The saddest part of human history is man's inhumanity to his fellow man. Among these is the exploitation of the Africa races. On the coast near Takoradi is Cape Coast Castle, a UNESCO World Heritage Site built by the Swedes in 1652, later occupied by the British. Slaves were held here, sometimes for months in unspeakable condition while awaiting transport to new worlds in need of cheap manpower to support growing economies. Below is the doorway of no Return, where slaves held in dungeons for months would catch a view of the sea before being herded in the holds of waiting ships.

The slave trade was a multinational business. Not only did the Swedes build the castle, which was occupied by the Portuguese and the British, but the slaves were prisoners of war from the tribal wars in Africa, were supplied by fellow Africans and Arabs, and shipped in French, British, Dutch and Portuguese ships to work in their colonies in the new world.

It was encouraging to see the bustling waterfront today, with the selling of fish and the mending of nets, children playing soccer, and families enjoying a swim in the sea in an area that had once held such heartbreak.




Cameroon is lush and green, with the sea peppered with small fishing boats in the early morning.

My watercolor kit is shown above, with a few of the postcards I've painted from Cameroon. It's easy to use and I have everything I need, although I must admit that I enjoying the recharging time as much as working. Notice the small bookmark down in the left hand corner of me enjoying the sea.

The Cameroonian woman who came on aboard to answer questions said there are few native handcrafts on shore, but the traditional white costume she was wearing is still handmade. I was particularly interested in the beautiful headscarves worn by both men and women, and was told they are imported from Nigeria

I visited a botanical garden and was particularly interested in the medicinal plants, many of which have not been introduced in America. There was also a couple of artisans selling their work, but we were advised by the guide not to purchase from them. We later found out that the reason was that the guide managed the official shop, which unfortunately contained little of quality or interest.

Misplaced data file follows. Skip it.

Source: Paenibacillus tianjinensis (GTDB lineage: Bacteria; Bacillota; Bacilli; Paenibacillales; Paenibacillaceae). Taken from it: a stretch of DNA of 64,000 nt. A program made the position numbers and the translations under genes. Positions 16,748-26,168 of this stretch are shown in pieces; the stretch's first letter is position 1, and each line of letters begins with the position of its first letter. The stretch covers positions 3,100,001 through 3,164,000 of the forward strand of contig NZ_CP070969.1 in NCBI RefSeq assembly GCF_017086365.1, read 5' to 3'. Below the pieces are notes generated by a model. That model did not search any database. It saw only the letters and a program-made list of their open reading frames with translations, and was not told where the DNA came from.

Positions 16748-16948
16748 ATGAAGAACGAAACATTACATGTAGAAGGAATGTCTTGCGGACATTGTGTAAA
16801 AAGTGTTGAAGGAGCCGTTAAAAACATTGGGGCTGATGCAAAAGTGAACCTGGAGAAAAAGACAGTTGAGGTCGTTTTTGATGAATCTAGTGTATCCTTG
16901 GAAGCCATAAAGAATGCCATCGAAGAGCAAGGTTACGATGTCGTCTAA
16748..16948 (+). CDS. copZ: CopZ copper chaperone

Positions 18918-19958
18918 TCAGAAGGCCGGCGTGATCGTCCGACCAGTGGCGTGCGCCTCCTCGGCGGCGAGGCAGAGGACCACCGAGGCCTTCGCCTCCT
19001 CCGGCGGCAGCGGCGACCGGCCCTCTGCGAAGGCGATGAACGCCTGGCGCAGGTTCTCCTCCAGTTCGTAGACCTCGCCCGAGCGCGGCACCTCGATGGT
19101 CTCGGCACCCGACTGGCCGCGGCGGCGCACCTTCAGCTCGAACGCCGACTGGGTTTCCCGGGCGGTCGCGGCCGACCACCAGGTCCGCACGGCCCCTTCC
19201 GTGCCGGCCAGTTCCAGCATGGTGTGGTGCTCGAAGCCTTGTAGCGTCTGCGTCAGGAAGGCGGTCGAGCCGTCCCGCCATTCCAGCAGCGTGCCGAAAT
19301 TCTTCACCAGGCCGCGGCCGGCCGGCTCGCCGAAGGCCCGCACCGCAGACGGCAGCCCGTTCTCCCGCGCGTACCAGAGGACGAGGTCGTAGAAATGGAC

We also stopped at the Wildlife Center, a refuge for orphaned and injured lowland gorillas, gibbons and drills. The confines were somewhat small, but the thought that these magnificent animals would be releases into the wild was reassuring since all are severely endangered.



San Tome

After three days at sea, the islands of São Tomé and Principe appeared soon after sunrise. The islands are located in the Gulf of Guinea off the northwestern coast of Gabon, West Africa. San Tome was named by Portuguese explorers who arrived on St Thomas's feast day, and Portuguese is the language here spoken today.

The islands are part of an extinct volcanic range with rich soil. They are covered in lush tropical greenery surrounded by the dark blue and azure of the the sea. In the early morning, fisherman in colorful small boats seek a living from the abundant waters surrounding the islands. These are the colors of some Caribbean islands, Hawaii, and Marco Island, bold colors you will see later on my palette.

I did not find a painter to speak with, but learned there is a vibrant community of handcrafters who use local materials of shell and fish bone to make jewelry. The white skirt and blouse of traditional clothing is also handmade, but the beautifully patterned headscarves worn by most everyone are not made on the islands but on the African mainland.

The atmosphere is rich with color, abundant vegetation, humid sea air and sunlight, in strong contrast with the dry, brown, dessert regions of Namibia, visited earlier.




Two days at sea brings us to Namibia, a vast desert nation with a population of only 1.9 million. We dock in Walvis Bay, passing working ships from many nations. Flocks of flamingos and pelicans feed in the Bay's nutrient-rich lagoon.

Namibia is also home to the Wel-witschia plant, one of the longest living plants on earth. The Wel-witschia can live up to 1000 years and survive without any rain for years.

Last night we drove miles into the desert for dinner, and were treated to African song and dance under the stars. Some guests walked up the highest dune to view of the undulating sand, (as depicted in the travel brochure) but I preferred the entertainment amid candle glow under a canopy of stars.

Dinner followed in draped tents. It was lovely, but the food reflected the need to please universal tastes. Wouldn't it have been delightful to have experienced the authenticity and variety of delicious African food?




Rome! Fat pigeons and cappachino in a rooftop garden for breakfast and the Spanish steps out my window. Rome is full of people for the Easter holiday.

Walking the streets, the colors of the buildings are rich with the patina of age, and art and sculpture is everywhere. My art supplies remain in the suitcase as I experience visual artistic overload.
Enjoyed a visit to the Sistine Chapel yesterday. By 9 am the lines of people waiting already stretched many blocks. I was very glad to have pre-ordered the no-line tour which was well-organized and efficient. While it was delightful to see the Chapel, the beautiful Raphael paintings and the Pieta, after a while it was a relief to get away from the jostling crowds. Today is much quieter as the holiday visitors thin out.